‘MythBusters’ explodes into Chicago

By Trevor Ballanger

by Trevor Ballanger

Assistant Arts & Culture Editor

People are fascinated by the unknown. After all, it’s no myth that curiosity is part of human nature. One museum is willing to test how fascinated they are with a new exhibition that may just “bust” the minds of many Chicago inhabitants.

Museum of Science and Industry, 57th Street and Lake Shore Drive, opened its latest showcase, “MythBusters: The Explosive Exhibition,” on March 15.

Inspired by the hit TV show “MythBusters,” the exhibition was developed by the museum, working directly with the Discovery Channel and the hosts of the program to create a unique experience that is both educational and fun.

Chris Wilson, director of Exhibit Project Management and Maintenance, said the first stage of creating the exhibition involved meeting with the “MythBusters” hosts in San Francisco, where the show is filmed. A survey of the shop was taken, as well as an overview of their props. Various conversations were held about the exhibition’s design concept.

One of the main obstacles to overcome was making science relatable to an audience. Wilson said Dan Tapster, an executive producer of the show, took a very hands-on approach to making the event “unambiguous” while being true to the scientific aspects to give people the chance to interact with and experience the material firsthand.

“I think that’s probably the most important point,” Wilson said. “It’s not really an exhibition about the ‘MythBusters.’ It’s an exhibition about the scientific method seen through the filter of that larger-than-life, highly experimental process that they go through on that show.”

Geoffrey Curley, creative and content leader of the exhibition, said The Museum of Science and Industry is one of the best scientific institutions in the world, making it a prime host for the exhibit’s world premier. The design process took more than one year to finish but allowed the museum to make the exhibit comprehensive.

“We’re not redoing what they did on the show,” Curley said. “We’re taking it to another level. We’re looking at it in a different way, and you can approach it separately and uniquely as a guest here.”

A large number of items from the show were loaned to the museum to ensure the highest quality experience. According to Wilson, they were able to get anything that wasn’t blown up on camera or disassembled and reused. Some larger props include a 20-foot-long mechanical shark and a full-size aero machine gun.

These things might sound too dangerous for anyone to be dealing with, let alone putting on TV, but Tory Belleci, Kari Byron and Grant Imahara, co-hosts of the show, along with Adam Savage and Jamie Hyneman, said their group takes safety very seriously. According to Belleci, it’s impossible to tell how an experiment is going to turn out.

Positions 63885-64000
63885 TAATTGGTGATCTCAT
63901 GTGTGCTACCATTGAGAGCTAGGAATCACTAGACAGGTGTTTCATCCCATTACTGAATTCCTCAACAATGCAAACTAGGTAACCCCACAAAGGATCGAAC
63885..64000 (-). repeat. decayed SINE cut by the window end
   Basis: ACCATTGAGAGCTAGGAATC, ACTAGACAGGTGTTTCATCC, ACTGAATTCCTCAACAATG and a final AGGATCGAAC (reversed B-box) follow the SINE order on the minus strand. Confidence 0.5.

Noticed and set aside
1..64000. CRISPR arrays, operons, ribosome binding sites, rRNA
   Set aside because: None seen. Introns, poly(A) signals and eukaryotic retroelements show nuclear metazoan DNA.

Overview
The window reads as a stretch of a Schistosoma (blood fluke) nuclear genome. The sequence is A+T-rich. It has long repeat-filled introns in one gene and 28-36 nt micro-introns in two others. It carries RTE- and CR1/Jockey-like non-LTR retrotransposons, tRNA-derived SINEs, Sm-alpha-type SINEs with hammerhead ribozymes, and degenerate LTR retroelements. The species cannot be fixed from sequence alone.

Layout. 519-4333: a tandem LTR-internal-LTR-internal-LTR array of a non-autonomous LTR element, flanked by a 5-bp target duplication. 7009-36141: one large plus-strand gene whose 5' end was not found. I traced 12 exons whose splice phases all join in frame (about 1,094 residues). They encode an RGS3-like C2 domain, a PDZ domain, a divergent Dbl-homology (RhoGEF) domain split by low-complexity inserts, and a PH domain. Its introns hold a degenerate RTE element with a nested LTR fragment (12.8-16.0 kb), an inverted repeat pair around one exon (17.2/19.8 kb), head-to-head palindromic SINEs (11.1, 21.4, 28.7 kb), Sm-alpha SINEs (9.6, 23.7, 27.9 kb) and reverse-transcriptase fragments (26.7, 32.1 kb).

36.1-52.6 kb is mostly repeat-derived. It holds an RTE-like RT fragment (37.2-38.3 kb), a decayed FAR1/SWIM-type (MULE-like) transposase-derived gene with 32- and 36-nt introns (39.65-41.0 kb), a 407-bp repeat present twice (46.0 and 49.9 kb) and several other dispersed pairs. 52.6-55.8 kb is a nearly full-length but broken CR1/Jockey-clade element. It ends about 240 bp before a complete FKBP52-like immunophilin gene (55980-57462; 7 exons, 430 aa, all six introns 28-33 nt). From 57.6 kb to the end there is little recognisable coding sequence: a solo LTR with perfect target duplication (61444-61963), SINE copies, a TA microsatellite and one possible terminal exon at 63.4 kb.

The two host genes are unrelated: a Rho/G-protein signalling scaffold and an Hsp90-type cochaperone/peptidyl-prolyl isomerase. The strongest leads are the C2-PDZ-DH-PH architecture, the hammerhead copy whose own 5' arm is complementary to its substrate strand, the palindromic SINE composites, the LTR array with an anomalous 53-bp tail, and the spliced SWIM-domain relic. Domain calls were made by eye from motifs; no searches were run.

When they’re blowing things up, former FBI agents are on set to make sure the cast is safe. Most of their stunts have to be approved by their insurance company, which curtails many ideas from being realized.

Byron said the MythBusters helped determine what went into the exhibition, which

was a long process because so much material needed to be sorted. Safety was also a concern in establishing appropriate props.

“It’s really hard to take our giant experiments that are not exactly going to be safe for the public and figure out what they could do in a small scale that kids could participate in,” Byron said. “So I think they spent a long time going through every experiment we’ve ever done to what they could actually make accessible here.”

A variety of interactive pieces are open for public use, although some may be more for amusement than others. One experiment called “The Big Bad Wolf” offers insight into the world of architecture. The goal is to make the most stable structure possible using blocks of varying densities. The structure is then placed in an air cannon and put to the test.

“One of the things we really shoot for is the ‘Aha!’ moments where you see the light go off in somebody’s head where they get something they didn’t understand before they got here,” Wilson said. “That’s what makes this job so great.”

“MythBusters” is close to wrapping up its 8th year on the Discovery Channel. The show is switching from its typical Wednesday night time slot to Sunday nights beginning March 25. Byron said the upcoming season will cover many topics involving ancient weaponry. Imahara added that if a person is interested in rockets, he or she will want to tune in to the new season.

“We’re just excited about this exhibit,” Belleci said. “It gives the fans an actual outlet to come and do, in a sense, the things that we do on the show. It gives them a chance to be like ‘MythBusters.’”

The show will run until Sept. 3. Tickets for general admission to the Museum of Science and Industry and “MythBusters: The Explosive Exhibition” are $25 for Illinois residents. Admission for children ages 3–11 is $18 and senior admission is $24. The museum is open daily, 9:30 a.m. – 4 p.m.